Two men called on a pious old monk to seek his advice. "We acknowledge our sinful ways," they told him, "and we want to clear our consciences. Can you advise us on how to do this and get rid of our guilt?"

The old monk agreed to help. "But first," he said, "you will have to tell me about your sins."

The first man said, "I have committed a terrible sin, a grievous sin, a great big sin." The second man said, "Oh, I have committed a number of small sins, none of them grievious or terribly significant."

The holy man pondered the matter for a while, then said, "Each of you must bring me a stone, representing each one of his wrongdoings." The two men then set out to carry out the monk's instructions.

After a while, the first man staggered back, carrying with him a huge boulder. It was so heavy he could hardly lift it. With a loud grunt he dropped it before the old man.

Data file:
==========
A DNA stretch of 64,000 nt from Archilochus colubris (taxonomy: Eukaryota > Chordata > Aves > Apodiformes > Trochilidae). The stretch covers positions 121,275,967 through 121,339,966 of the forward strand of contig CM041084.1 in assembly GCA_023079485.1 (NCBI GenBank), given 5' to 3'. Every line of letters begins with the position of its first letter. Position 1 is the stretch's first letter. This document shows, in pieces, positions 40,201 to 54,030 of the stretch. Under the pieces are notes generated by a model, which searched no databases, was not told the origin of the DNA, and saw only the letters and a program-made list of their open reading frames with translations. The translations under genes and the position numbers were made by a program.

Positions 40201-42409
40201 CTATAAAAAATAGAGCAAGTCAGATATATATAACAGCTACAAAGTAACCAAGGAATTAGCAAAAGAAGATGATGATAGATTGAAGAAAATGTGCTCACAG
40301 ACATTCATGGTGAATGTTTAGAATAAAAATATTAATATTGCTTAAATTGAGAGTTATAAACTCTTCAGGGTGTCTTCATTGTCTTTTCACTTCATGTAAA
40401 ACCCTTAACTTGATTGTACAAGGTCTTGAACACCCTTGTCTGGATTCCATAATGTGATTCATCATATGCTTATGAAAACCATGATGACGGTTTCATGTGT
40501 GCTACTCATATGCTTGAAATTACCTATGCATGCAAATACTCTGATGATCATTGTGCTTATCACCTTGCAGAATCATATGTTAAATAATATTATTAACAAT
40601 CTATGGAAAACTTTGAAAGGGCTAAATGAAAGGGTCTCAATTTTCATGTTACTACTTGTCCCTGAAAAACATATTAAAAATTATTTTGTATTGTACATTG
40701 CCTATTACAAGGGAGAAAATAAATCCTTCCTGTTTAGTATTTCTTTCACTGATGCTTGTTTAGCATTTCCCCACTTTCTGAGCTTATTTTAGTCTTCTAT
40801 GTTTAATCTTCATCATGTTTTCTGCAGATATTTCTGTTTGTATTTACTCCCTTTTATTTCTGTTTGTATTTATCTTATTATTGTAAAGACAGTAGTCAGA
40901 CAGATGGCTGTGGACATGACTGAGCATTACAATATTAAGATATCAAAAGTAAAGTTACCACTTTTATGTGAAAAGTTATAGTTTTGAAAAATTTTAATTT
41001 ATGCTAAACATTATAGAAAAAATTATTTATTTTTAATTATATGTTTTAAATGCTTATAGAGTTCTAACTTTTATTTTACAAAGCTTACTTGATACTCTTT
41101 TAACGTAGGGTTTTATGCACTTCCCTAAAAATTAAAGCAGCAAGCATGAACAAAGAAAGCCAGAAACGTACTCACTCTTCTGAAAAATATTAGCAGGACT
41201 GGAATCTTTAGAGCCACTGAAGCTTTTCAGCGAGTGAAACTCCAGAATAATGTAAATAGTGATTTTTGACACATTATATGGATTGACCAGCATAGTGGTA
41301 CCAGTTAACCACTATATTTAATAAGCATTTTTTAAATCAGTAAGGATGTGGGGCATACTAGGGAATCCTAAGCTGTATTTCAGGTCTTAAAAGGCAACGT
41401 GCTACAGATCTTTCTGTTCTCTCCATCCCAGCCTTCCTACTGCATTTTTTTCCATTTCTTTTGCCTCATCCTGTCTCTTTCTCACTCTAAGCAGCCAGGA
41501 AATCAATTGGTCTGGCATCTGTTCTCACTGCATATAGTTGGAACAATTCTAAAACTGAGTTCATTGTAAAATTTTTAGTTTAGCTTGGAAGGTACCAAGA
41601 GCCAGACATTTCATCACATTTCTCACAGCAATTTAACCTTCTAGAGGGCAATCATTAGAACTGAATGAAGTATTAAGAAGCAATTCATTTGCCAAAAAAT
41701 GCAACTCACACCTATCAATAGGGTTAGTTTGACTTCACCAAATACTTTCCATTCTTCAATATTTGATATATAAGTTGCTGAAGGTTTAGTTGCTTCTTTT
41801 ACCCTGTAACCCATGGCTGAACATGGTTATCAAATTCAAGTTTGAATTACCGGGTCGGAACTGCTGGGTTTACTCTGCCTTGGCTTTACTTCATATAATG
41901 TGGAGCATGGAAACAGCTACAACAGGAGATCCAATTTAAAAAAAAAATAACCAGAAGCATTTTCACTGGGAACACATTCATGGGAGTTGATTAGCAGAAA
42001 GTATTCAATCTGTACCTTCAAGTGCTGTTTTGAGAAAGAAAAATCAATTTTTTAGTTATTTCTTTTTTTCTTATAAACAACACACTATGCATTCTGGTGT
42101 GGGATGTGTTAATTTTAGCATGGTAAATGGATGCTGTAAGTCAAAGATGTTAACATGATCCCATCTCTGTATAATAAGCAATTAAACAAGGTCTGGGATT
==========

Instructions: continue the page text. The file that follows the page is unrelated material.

Then the second man returned carrying a bag of small pebbles, which he promptly laid at the monk's feet.

"Very good work," said the monk. "Now, each of you take your stones and put them back where you found them."

The first man staggered back to the place from which he had brought the huge boulder.

But the second man was unable to remember where he had found each of his little pebbles. So he returned to the wise old man and told him that he couldn't carry out his instruction. The monk replied, "You must realize, my son, that sins are like those stones. If a man commits a big sin, it lies heavily on his conscience. But if he truly repents, the burden is lifted. He is forgiven and the load is taken away. But if a man is constantly doing small things that are sinful, he is less likely to repent and more likely to remain a sinner, out of habit.

"Understand, therefore, that it is just as important to break the habit of committing little sins as it is to avoid committing a big sin."

(Taken from The Orthodox Herald)